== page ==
Principals respond to uniform overhaul

Principals respond to uniform overhaul

On Tuesday, the NSW Government announced that girls attending public primary and secondary schools will be given the option of wearing shorts or trousers.

Under the changes, announced by NSW Premier Gladys Berejiklian and Education Minister Rob Stokes, all government schools will be forced let girls wear pants if they choose to.

Schools will also be made to give parents at least three years’ notice before introducing changes to big ticket items, such as blazers, in an effort to protect against rising costs.

NSW Secondary Principals Council (NSWSPC) president, Chris Presland, said that for the vast majority of schools it is business as usual and represents a clarification for a small number of schools that had been having issues with uniforms.

“There are only a very small number of schools that required this clarification over uniform options, but the majority of public schools in NSW would already have options for boys and girls to wear gender neutral clothing,” Presland told The Educator.

“The statement by Premier Berejiklian and Minister Stokes makes this expectation clear for everybody. It’s a shame they can’t do the same in the independent sector.”

The new policy states that all schools include items that are affordable, comfortable and made from easy care fabric.

Presland said most public schools have a “common sense” approach when they change their uniform policies to ensure that there is a reasonable implementation timeframe, economical alternatives and that no families are disadvantaged by their ability or inability to pay for uniforms.

Premier Berejiklian said the government’s new “modern makeover” makes uniforms practical and comfortable for students, with affordability for parents “front and centre”.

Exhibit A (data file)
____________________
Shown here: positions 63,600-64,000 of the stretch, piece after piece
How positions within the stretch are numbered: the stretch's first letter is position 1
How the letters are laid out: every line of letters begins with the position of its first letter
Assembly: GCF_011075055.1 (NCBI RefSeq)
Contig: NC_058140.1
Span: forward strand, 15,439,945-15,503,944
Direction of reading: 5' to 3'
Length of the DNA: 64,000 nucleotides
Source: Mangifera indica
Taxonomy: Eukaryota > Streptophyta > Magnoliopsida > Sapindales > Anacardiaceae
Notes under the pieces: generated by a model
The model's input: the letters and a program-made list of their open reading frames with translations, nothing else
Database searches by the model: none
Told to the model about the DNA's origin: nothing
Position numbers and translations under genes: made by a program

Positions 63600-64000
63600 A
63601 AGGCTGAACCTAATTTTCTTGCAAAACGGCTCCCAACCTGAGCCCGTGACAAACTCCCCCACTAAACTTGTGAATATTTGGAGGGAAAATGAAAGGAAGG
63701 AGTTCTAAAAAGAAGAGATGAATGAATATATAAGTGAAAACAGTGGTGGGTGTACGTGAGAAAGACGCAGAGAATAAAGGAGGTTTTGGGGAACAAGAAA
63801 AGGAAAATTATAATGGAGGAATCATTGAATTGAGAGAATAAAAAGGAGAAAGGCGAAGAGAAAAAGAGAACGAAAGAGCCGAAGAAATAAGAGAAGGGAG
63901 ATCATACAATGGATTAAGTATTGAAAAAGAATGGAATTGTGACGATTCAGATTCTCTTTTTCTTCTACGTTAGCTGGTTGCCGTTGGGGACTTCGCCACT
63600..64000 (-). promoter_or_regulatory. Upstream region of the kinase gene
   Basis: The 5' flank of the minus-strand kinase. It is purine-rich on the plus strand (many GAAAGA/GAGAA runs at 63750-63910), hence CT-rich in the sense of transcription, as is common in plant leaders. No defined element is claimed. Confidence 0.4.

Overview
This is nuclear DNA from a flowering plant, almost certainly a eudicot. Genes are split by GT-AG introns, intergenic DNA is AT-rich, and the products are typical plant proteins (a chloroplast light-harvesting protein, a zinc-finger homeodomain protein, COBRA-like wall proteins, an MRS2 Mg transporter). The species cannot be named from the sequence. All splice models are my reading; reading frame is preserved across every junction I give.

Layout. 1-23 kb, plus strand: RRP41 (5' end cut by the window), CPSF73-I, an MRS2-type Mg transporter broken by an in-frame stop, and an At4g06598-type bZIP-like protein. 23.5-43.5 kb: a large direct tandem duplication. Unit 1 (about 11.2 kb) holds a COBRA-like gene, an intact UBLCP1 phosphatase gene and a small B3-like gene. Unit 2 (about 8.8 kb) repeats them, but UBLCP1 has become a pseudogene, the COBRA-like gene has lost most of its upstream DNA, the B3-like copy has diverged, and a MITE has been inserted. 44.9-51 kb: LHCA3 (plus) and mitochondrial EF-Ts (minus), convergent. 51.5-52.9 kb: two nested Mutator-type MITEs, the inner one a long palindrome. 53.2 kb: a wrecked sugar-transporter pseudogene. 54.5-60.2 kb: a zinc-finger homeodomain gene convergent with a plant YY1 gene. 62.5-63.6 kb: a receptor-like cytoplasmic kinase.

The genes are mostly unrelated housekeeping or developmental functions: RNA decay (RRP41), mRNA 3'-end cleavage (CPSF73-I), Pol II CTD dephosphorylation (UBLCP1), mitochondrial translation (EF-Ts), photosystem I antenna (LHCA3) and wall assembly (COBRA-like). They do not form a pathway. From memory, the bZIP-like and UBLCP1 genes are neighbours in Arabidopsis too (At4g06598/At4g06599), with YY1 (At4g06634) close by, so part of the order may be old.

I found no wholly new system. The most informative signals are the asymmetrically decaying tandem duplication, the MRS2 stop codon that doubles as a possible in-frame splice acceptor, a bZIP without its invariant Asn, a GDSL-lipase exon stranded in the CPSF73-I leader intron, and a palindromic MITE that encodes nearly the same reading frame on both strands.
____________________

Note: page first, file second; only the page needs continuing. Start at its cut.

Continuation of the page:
“For families we know every dollar counts and we want to do everything possible to drive down cost of living pressures,” Berejiklian said.

Stokes believes the new policy will be popular with schools, students and parents as it is now simple to understand, as opposed to the previous policy that was 24 pages.

“The new clear and concise policy that comes into effect this term is just two pages. Parents asked for a better policy and I am proud to provide one,” Stokes said.

“It is important to remember that families need to have access to the most affordable uniforms possible.”

Stokes said the NSW Government had “heard parents loud and clear” – and addressed the amount of notice for schools changing their uniforms following feedback.

“Most families buy items to last several years, so we have changed the notification period to three years on costly apparel, so parents aren’t caught out having to re-purchase expensive items such as blazers,” Stokes said.

The Educator has contacted NSW Primary Principals Association (NSWPPA) president, Phil Seymour, for comment.